Garland of Sacred Syllables, VIII, part 1

Garland of Sacred Syllables, VIII, part 1

Consciousness and Speech Series VIII.

Sacred Speech Masterclass VIII, part 1.

The Garland of Sacred Syllables, like that of severed skulls, adorns the neck of the Great Goddess.

This is the Sanskrit English dictionary that is used by just about everyone in the English language world, and in some of the other languages as well. As it’s a big dictionary, the best one that I know of in English. There are some in German that I think are perhaps better. But what I wanted to do is read you this short paragraph in the preface of the new edition, which was written in 1899 at Oxford University in England.

Ok. This is on page Roman numeral IX in the preface of the “new” edition. And he writes:

“In explanation, I must draw attention to the fact that I am only the second occupant of the Bowden Chair of Sanskrit and that its founder, Colonel Bowden stated most explicitly in his will, dated August 15, 1811, that the special object of his munificent bequest was to promote the translation of the scriptures into Sanskrit, so as to “enable his countrymen to proceed in the conversion of the natives of India to the Christian religion.”

This is the dictionary. This is what we have learned to treat as the authority for words. When translators might translate Patanjali, they will look up in the dictionary for a particular word, and they’ll see a number of options before them, and they will choose among options according to what fits the sentence that they are writing in terms of their meaning, in terms of the sound of the sentence, in terms of the way that they like a particular word. And, as we can see, that that authority is misplaced within the confines of an Oral Tradition. And this is very much what we are dealing with in our conversation about Sacred Speech.

The work of Panini in his Ashtadhyayi — last week we went over the Mahesvara sutra—and we could see how out of a relatively small phonetic system, a entire language is manifested. In Panini’s Ashtadhyayi there are 4000 sutras. Out of these 4000 sutras, not only is the entire Sanskrit language manifested, but starting in the 20th Century in Europe and America, a certain mathematicians became interested in they connection between language, speech and mathematics, and, in fact by 1940 there was a mathematician by the name of Emil Post, who very much influenced by Panini, he to … he wrote about that, as well as another mathematician, Turing, they saw that in the formal system of Panini which proceeded formal systems of logic in Europe by perhaps 2500 years that there was a direct connection with mathematics. Emil Post went a step further. And he took one of the basic attributes of Panini’s sutra system and he devised a theory that is usually referred to as, what’s it called, oh, I forget the name, symbolic, auxiliary symbols. And it is with this system of auxiliary symbols that the modern computer languages are all based. This was the key for the modern computer languages … was a means of endlessly generating speech which is one of the genius elements of Panini’s composition. So we’re seeing here something that is actually beyond, quote unquote, “religious observances.” It is beyond an ideology or a religion.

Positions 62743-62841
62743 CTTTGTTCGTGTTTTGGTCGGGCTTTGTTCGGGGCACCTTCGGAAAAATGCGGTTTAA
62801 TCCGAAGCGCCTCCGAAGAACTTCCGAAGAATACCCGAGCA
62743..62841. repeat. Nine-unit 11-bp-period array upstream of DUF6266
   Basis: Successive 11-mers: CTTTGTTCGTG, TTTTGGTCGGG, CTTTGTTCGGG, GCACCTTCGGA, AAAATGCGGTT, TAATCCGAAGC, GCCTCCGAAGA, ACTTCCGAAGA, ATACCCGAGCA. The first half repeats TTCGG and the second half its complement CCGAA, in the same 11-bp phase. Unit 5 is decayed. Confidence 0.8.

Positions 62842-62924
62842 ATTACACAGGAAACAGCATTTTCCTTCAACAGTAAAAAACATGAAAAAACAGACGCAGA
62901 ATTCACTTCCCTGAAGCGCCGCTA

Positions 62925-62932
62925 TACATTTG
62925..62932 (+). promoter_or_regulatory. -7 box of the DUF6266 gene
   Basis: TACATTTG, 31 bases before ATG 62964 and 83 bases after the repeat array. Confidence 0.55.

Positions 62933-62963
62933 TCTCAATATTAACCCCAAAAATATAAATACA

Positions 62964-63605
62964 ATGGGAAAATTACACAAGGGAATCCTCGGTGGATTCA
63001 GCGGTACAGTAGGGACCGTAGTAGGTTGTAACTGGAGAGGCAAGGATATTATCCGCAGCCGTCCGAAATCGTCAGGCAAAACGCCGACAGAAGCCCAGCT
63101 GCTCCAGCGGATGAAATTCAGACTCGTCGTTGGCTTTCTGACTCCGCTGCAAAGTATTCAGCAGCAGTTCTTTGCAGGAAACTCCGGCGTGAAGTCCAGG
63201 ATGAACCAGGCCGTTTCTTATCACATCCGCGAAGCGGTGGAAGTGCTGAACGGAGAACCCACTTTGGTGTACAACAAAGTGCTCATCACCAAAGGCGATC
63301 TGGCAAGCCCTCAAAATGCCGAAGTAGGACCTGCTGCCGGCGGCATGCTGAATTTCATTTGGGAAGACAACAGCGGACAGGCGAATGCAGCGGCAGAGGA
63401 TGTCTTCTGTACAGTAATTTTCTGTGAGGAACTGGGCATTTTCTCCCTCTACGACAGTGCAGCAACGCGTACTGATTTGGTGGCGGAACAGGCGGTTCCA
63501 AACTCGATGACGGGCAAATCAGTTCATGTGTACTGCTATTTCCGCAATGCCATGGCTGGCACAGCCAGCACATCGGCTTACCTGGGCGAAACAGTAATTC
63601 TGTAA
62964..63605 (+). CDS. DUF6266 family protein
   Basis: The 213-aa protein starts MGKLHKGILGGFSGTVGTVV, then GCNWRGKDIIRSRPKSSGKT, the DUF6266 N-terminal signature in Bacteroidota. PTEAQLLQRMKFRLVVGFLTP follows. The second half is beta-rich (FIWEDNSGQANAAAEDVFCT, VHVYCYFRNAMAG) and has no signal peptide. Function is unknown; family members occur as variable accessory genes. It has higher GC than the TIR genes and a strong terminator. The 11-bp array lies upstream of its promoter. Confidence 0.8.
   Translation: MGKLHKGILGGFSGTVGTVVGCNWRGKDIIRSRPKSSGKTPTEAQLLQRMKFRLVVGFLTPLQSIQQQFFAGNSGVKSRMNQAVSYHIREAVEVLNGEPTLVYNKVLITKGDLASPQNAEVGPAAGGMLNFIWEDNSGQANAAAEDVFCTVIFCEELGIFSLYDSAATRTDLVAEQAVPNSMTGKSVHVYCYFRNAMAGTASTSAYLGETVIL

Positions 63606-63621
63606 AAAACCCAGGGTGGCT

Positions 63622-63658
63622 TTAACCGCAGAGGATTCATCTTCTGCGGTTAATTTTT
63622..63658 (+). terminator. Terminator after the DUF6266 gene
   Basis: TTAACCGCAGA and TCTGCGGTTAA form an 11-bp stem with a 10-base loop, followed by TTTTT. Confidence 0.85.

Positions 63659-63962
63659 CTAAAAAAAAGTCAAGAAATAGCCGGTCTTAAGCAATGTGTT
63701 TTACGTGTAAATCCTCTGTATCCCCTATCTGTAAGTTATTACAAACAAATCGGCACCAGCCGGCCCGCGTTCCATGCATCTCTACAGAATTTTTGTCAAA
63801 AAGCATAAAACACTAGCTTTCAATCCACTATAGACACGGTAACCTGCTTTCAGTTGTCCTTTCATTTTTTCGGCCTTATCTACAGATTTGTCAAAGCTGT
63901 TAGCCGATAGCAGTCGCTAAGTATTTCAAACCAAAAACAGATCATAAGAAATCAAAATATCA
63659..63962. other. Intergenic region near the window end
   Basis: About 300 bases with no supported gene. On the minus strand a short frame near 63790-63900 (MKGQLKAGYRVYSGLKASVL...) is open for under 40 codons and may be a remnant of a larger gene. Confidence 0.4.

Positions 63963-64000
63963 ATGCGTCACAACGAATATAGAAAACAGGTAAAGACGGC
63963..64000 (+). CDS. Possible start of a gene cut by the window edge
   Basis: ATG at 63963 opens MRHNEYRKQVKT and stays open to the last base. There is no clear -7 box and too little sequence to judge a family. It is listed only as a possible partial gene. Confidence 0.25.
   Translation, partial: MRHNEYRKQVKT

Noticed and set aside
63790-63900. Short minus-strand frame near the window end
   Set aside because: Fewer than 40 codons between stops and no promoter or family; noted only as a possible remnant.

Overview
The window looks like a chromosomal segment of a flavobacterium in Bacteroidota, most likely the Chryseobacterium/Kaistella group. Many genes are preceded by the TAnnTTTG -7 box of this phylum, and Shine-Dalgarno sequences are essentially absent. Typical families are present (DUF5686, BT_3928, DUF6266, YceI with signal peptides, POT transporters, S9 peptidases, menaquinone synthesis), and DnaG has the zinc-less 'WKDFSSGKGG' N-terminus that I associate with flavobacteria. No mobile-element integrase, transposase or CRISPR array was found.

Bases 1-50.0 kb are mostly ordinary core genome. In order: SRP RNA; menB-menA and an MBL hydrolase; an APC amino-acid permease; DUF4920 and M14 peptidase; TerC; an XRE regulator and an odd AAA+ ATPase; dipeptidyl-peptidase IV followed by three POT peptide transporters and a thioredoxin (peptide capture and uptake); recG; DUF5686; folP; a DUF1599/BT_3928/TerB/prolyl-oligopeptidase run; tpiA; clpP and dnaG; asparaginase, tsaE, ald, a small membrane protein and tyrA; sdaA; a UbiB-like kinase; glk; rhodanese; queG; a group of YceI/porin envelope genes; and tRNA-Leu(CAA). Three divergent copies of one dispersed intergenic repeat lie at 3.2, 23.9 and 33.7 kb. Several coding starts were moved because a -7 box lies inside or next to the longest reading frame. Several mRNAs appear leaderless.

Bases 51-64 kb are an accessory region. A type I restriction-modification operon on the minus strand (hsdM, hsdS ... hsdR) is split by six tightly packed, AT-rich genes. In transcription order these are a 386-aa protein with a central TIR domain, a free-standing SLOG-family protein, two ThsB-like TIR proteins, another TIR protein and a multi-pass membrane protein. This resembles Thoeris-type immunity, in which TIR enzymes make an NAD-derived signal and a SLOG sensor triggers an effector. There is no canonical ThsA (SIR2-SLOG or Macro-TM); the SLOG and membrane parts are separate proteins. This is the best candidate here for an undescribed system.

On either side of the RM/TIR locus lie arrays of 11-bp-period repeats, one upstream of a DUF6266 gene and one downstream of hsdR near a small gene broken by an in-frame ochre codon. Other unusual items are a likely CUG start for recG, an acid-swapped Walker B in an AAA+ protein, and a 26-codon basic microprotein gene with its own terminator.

Fritz Staal, the eminent Dutch Sanskritist probably among the Western Sanskritists of the 20th Century, besides studying Panini as the great grammarian and the master of grammar, he called Panini India’s Euclid. There is a connect between the geometry of sacrificial fire pits, of sacrificial altars and in fact the entire set up of any Vedic ritual, which relates also directly to the mathematics implied as a formal system in the language, in the speech of Vedic ritual, Vedic sacrifice.

So, here we have an area that the greatest minds in the history of the world, Panini, Patanjali, Pythagoras in Greece and Sicily, saw the connection between speech, mathematics and music. Aristotle took off with the Pythagorean theories. And once Panini’s composition reached the Europeans in the end of the 18th, beginning of the 19th century, the reading of Panini is responsible almost single handedly for the study, the modern study of speech and the cognitive sciences, including linguistics. So this is, this is the area that we’re dealing with. I find it especially curious that several of the mathematicians that have used the composition of Panini to develop their mathematical theories have pointed out the necessity that Panini’s composition is part of an oral tradition and is an oral composition. This I believe would also connect with Noam Chomsky’s theories of cognition and speech in which Chomsky claims that the language is not really learned by the child from the parent, but inherent in the DNA of the child from birth.

This has a correspondence with Bhartrihari’s exposition on speech in Vākyapadīya, where he describes speech as also being inherent in the newborn infant however not referring to DNA but referring to previous births, incarnations, rebirth. So I wanted to give you that little background to this huge subject that we are dealing with here and to reassure you that if you are having any difficulties in understanding how I am trying to take you into this speech it’s very normal. We’re having a conversation about one of the most difficult subjects that I know of.